Madness at The Meadows: Washington’s Bergman loses heavyweight title
MEADOW LANDS – There was lightning in the area throughout the evening. The thunder, however, was saved for inside the ring next to The Meadows Racetrack and Casino.
In the co-main event of the Madness at The Meadows boxing event Saturday night, challenger Ahror Muralimov stunned a full-house crowd of 1,500 by knocking out WBA/NABA U.S. Heavyweight champion Jason Bergman of Washington late in the second round.
Muralimov, a native of Uzbekistan who now lives in Houston and only took the fight Wednesday after Justin Jones backed out, caught Bergman with a hook to the head during an exchange along the ropes, stunning the champion.
Bergman, whose record falls to 23-11-2, dropped his hands and stood up after the blow and Muralimov (16-0, 13 knockouts) dropped the champion to the mat with a combination to the head.
“He got caught with a shot to the ear and was out on his feet,” said “Smokin” Jim Frazier, who announced the fight for WPGH, which will broadcast it from midnight to 1 a.m., Sat., Aug. 2.
Referee Rick Steigerwald gave Bergman an 8-count and asked him if he could continue. Gamely, Bergman nodded, but Muralimov, who entered the fight as the heavyweight champion of his native country, which is located between Kazakhstan to the north and Turkmenistan and Afghanistan to the south, attacked Bergman in the corner, again dropping him with a combination.
As Steigerwald again counted, Bergman’s corner threw in the towel, stopping the fight at 2:38 of the second round.
It was a tough defeat for Bergman, who was unavailable for comment. He won the opening round and had staggered the 5-11, 256-pound Muralimov, much to the delight of the largely pro-Bergman crowd.
The loss was just the second in Bergman’s past 16 fights and came in his second title defense. He had beaten Devin Vargas in March after winning the title last October.
“He just got caught with a shot, plain and simple,” said Tommy Karpency, who defeated Philadelphia’s Dhafir Smith in the other co-headling event to win the WBA/NABA and Pennsylvania Light Heavyweight championships.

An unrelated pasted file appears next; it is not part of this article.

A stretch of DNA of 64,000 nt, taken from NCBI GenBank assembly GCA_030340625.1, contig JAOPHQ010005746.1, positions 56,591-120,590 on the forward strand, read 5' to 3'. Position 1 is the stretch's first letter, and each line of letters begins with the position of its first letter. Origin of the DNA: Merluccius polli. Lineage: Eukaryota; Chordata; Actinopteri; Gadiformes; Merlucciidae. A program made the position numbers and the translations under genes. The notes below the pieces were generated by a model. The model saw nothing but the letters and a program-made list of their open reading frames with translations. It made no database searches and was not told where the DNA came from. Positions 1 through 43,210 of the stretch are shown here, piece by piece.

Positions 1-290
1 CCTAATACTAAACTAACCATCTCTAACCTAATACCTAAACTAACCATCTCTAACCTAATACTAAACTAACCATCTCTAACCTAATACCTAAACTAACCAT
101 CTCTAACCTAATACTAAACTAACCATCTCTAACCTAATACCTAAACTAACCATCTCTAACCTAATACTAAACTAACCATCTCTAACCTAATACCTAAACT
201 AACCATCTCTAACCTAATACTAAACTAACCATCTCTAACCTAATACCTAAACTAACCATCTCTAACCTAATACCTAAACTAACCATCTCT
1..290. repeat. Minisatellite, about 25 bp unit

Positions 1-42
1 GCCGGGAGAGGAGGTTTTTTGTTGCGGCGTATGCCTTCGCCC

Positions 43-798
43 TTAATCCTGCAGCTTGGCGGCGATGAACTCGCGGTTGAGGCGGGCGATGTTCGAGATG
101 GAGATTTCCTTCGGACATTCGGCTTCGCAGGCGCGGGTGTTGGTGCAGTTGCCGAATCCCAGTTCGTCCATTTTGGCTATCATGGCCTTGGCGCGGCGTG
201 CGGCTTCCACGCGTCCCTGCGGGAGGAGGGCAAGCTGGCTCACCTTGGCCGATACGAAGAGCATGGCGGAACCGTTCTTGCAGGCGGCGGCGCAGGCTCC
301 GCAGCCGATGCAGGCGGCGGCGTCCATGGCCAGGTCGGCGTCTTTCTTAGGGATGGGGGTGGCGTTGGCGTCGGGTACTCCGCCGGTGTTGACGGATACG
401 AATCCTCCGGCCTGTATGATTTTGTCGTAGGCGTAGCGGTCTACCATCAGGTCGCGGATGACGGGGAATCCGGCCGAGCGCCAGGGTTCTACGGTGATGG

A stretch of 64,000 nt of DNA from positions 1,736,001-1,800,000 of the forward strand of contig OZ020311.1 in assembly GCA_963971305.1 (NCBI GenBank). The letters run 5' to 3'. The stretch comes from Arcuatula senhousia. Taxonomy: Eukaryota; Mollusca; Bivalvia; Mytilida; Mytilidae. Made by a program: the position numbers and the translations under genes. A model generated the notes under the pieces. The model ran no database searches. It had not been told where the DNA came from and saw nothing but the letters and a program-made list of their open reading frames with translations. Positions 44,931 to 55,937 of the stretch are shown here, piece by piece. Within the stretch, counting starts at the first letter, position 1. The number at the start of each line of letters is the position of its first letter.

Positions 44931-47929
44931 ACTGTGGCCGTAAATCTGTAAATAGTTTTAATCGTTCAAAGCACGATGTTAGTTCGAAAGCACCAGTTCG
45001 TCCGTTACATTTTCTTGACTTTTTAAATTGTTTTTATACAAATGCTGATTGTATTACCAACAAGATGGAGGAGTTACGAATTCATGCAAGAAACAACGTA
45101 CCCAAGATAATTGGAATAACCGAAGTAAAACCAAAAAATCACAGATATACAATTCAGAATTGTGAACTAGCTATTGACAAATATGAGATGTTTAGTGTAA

“The guy just kept going to the body and then he came upstairs with the hook and that was it. I think he’ll be back. He’s a big strong kid.”
Karpency should know. He and Bergman grew up as neighbors in Adah, Fayette County.
“We’ve known each other since childhood. I know he’ll bounce back,” Karpency said.
And, apparently, the entire town showed up to watch the fights as chants of “Adah!” broke out throughout the event.
They came away pleased with most of the other results as Karpency dominated Smith, winning 100-90 on two cards and 98-92 on the third.
Karpency (23-4-1) knew he would be in for a long fight against Smith (27-25-7), who has only been stopped four times in his career and owns a victory over IBO and IBF Super Middleweight champion Jeff Lacy.
“I figured it would probably go 10 rounds because he could go 30 rounds at any time,” Karpency said. “He’s had 60 fights and he’s only been stopped four times. I knew I was going to be a long fight. I basically just won the fight using my jab and throwing combinations.”
Tommy Karpency wasn’t the only Karpency to win in this event. Younger brother Danny improved to 3-0 at light middleweight with an impressive third-round TKO of Rick Morias.
In other fights, welterweight Amonte Everhart looked sharp in his professional debut as the Pittsburgh-based boxer stopped Glenn Walls of West Virginia after two rounds because of a referee’s decision, and Cian Dalton, also of Pittsburgh, improved to 4-0-1 with a 39-37 decision on all three scorecards over Lawrence Blakey in four rounds.
Even with Bergman’s defeat and a pre-fight rainstorm that caused the outdoor event to be delayed an hour, the crowd seemed to enjoy the show, which was promoted by Frank Luca’s Crown Boxing
The fights were the first at The Meadows Racetrack and Casino since the casino was added.
“I thought we got great vocal support from everybody and we can’t thank everybody enough for supporting us,” Tommy Karpency said. “It’s totally motivational, and even in losses, people say ‘Great job.’ They’re still behind us. It’s unconditional support.
“It was a great show. Frank put on a great show, and I hope we can get back down here and fight again.”